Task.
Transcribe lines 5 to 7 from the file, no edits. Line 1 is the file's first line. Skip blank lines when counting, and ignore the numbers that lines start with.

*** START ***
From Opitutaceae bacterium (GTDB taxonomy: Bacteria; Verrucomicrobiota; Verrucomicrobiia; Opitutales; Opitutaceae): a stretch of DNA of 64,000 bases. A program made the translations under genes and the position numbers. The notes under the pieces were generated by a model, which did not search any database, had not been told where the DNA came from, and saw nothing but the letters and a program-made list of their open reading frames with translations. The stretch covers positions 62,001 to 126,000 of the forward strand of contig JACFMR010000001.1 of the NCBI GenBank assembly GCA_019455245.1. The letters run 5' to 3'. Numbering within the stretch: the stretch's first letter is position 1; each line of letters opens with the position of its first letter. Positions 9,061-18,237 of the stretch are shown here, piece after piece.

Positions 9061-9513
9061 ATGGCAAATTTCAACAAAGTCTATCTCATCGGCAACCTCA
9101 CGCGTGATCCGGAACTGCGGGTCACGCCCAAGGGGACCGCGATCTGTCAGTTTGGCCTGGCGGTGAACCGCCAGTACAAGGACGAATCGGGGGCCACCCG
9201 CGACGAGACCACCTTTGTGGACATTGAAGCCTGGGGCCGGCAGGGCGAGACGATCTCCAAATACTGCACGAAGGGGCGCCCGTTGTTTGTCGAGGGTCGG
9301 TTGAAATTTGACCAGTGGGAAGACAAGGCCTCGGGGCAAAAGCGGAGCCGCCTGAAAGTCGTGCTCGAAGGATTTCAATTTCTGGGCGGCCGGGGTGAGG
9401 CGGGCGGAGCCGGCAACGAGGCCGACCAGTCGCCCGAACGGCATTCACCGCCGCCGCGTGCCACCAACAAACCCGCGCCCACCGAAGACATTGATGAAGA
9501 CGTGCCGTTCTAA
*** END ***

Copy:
9201 CGACGAGACCACCTTTGTGGACATTGAAGCCTGGGGCCGGCAGGGCGAGACGATCTCCAAATACTGCACGAAGGGGCGCCCGTTGTTTGTCGAGGGTCGG
9301 TTGAAATTTGACCAGTGGGAAGACAAGGCCTCGGGGCAAAAGCGGAGCCGCCTGAAAGTCGTGCTCGAAGGATTTCAATTTCTGGGCGGCCGGGGTGAGG
9401 CGGGCGGAGCCGGCAACGAGGCCGACCAGTCGCCCGAACGGCATTCACCGCCGCCGCGTGCCACCAACAAACCCGCGCCCACCGAAGACATTGATGAAGA